Jack and Flo soon learn that Chapel Croft is far more than a quiet English countryside and it has a dark history surrounding the Sussex Martyrs during the religious persecutions of Queen Mary in 1556; whereby eight villagers were burnt at the stake, including two young girls. Each year on the anniversary of the purge, the residents will set alight of some small twig dolls they called Burning Girls to commemorate and honour the martyrs who died. As much as Jack is intrigued by this age-old tradition, she's more concerned about the suicide of her predecessor, Reverend Fletcher and the disappearance case of two young girls thirty years ago. No one knows what happened to Merry and Joy after all these time, but the residents assume that they'd simply run away from home and have gradually accepted their disappearance. 

As Jack and Flo try to adjust to their new life in this close-knit community, bad things start to happen. For starters, someone is sending her mysterious twig dolls, then Flo claims she's seen the apparitions of the burning girls in the chapel. And of course, the question that plagued Jack regarding Reverend Fletcher's suicide and why no one wants to talk about it. As much as Jack wants to find out the truth, she's also concerned about Flo's safety and well-being especially with her interactions with two teenage delinquents and a guy whom Flo just got acquainted with. And then, there's someone from Jack's past whom she tries to avoid has come to Chapel Croft for her.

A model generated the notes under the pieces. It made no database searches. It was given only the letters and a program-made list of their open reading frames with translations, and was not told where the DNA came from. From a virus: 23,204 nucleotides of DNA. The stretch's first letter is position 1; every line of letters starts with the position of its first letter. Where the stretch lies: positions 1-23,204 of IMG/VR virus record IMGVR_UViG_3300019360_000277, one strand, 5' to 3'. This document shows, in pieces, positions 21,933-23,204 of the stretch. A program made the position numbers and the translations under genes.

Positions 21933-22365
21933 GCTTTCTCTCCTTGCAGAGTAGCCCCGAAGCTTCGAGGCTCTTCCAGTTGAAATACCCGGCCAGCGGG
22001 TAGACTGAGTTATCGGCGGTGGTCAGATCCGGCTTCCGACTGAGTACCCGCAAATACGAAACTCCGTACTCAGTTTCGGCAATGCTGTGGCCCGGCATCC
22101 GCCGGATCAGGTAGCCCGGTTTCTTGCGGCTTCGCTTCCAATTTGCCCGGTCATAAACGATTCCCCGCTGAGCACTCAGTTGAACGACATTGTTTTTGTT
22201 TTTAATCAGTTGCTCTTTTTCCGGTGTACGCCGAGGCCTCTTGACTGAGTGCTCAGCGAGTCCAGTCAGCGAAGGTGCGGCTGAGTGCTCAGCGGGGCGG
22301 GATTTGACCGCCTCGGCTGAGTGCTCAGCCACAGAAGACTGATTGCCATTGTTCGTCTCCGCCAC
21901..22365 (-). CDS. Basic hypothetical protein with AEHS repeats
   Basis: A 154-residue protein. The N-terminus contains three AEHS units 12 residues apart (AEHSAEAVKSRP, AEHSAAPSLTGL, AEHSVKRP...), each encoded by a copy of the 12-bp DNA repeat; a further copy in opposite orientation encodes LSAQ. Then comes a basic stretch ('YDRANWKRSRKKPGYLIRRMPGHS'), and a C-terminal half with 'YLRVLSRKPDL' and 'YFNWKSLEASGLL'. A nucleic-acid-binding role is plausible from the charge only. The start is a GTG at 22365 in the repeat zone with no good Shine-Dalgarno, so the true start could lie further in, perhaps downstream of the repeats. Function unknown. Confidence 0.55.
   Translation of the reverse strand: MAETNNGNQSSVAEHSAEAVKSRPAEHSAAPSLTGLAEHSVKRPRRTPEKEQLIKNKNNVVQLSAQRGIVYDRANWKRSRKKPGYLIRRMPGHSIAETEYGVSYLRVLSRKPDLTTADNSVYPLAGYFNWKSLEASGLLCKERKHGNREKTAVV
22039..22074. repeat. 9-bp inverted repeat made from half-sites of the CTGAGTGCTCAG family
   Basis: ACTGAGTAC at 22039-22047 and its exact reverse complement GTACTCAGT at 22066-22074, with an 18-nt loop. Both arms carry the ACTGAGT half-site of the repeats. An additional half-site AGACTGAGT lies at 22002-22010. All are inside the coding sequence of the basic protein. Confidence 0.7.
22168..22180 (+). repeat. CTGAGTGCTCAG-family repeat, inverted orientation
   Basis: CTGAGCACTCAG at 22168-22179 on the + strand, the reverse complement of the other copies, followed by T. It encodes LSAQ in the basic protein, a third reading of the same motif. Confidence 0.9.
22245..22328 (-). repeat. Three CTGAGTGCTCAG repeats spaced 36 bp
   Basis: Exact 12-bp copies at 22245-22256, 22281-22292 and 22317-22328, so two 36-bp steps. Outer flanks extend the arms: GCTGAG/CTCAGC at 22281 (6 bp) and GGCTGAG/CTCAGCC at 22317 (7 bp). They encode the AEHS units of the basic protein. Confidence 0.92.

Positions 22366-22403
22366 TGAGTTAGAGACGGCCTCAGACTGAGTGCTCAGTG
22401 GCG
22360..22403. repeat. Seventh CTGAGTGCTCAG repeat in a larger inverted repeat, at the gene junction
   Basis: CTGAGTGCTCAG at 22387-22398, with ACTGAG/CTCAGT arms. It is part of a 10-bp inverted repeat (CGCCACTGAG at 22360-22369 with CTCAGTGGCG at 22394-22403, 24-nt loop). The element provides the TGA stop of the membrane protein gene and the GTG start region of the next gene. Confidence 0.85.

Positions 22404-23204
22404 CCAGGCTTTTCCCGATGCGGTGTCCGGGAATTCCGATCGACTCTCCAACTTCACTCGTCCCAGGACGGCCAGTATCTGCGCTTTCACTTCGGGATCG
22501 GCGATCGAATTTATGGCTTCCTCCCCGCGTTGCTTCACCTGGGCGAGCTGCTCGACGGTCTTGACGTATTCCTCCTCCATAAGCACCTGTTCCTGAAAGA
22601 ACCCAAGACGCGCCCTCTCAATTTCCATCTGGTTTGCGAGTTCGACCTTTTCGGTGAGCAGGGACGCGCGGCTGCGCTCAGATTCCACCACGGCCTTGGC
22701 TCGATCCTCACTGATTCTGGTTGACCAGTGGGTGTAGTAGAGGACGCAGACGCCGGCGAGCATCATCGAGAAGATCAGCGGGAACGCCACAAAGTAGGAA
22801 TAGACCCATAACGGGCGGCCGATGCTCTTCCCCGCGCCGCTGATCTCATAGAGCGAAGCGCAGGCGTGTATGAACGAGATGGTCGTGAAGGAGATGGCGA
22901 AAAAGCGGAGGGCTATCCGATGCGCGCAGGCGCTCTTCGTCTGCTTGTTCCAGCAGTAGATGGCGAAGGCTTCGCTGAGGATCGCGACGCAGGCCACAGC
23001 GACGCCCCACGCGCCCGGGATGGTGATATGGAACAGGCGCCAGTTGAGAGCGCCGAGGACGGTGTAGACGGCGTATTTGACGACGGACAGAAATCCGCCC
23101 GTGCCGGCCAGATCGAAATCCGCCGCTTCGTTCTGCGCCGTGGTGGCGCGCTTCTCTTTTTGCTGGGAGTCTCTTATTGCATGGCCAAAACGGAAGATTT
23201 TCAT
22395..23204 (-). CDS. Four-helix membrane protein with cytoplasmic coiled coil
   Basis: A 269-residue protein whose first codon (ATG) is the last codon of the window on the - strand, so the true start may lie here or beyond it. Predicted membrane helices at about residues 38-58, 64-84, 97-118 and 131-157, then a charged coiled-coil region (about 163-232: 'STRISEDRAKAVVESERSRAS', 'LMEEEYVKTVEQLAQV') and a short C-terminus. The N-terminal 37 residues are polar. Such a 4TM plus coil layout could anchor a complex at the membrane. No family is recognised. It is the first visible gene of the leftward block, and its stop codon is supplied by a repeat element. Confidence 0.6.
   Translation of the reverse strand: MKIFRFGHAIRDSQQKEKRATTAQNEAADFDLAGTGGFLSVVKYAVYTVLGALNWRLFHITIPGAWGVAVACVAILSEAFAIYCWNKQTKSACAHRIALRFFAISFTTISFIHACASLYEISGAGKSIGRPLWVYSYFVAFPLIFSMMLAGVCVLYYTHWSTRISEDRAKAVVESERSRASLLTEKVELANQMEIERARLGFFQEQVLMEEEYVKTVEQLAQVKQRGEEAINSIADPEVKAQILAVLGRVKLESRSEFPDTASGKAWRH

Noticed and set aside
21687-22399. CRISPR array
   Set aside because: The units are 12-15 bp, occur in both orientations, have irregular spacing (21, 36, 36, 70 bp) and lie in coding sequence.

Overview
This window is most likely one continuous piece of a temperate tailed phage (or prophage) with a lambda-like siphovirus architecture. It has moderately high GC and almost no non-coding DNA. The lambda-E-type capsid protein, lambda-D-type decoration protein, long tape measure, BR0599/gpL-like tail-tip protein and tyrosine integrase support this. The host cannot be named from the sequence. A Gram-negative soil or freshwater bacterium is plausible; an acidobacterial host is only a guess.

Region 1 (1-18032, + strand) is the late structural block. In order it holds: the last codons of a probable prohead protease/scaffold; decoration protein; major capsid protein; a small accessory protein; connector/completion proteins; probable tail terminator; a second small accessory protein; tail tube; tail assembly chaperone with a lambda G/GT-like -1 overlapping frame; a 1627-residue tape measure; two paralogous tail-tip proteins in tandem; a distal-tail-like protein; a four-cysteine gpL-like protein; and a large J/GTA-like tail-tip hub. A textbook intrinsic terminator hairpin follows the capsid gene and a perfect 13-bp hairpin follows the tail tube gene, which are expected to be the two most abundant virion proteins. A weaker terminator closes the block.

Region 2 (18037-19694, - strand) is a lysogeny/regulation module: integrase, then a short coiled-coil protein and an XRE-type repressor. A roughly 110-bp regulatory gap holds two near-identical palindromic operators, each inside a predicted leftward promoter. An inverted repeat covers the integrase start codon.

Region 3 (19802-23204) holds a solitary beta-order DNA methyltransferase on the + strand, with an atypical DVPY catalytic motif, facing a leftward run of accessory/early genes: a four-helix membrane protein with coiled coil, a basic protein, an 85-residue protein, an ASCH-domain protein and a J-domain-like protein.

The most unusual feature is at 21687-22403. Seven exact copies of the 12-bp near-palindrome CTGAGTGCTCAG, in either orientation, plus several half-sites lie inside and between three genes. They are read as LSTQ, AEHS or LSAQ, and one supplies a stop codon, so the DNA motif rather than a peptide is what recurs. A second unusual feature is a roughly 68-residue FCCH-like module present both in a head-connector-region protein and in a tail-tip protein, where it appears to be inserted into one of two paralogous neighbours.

As you can see, there are multiple layers and subplots to this pacey story and despite the various threads Tudor has laid out, the conclusion was nicely tied up in a bow. The atmospheric setting was well done - from the creepy old chapel to an abandoned old building in the woods filled with graffiti of various evil symbols. The portrayal of the characters are vivid and believable; and I liked how Tudor created Reverend Jack Brooks to be a flawed, complex character with strength and weaknesses, as well as her role as both a (woman) vicar and a mother with different perspectives. Without saying more, this was an intense and a riveting suspense which I'm sure would thrill Tudor's fans and gain new readers as well. 

Last but not least, I want to thank Lark for reading this book with me as part of our buddy read "assignments". Please visit her blog for her review and the Q&A. Here's her questions to me:

1. This is the second book by C.J. Tudor that we've read together--which one did you like better, The Chalk Man or The Burning Girls? Why?
I enjoyed both of the books, but I think I loved this one a bit more because of the atmospheric setting, the characters (in particularly Reverend Jack Brooks and Flo) and the various genres/issues implemented into this story. (Click here for Chalk Man review.)

2. How do you feel about the role that the legend of the burning girls played in this novel? (Too much, or not enough?)
I'd expected that there'd be more backstory of the legend of the burning girls, but regrettably there aren't much elaborations about them as I thought the martyrdom might add more intrigue and depth to this story. Then again, this is only a part of Chapel Croft history and not the main core of the story so I'd let this pass. 😉

© 2021 Melody's Reading Corner (, All Rights Reserved. If you are reading this post from other site(s), please take note that this post has been stolen and is used without permission.


Crooked Lane Books | 7 September 2021 | 288 pgs
Source: Publisher via NetGalley 

I enjoyed Christopher Swann's previous novel (Never Turn Back) so much so that I requested this book after seeing that it's his latest release.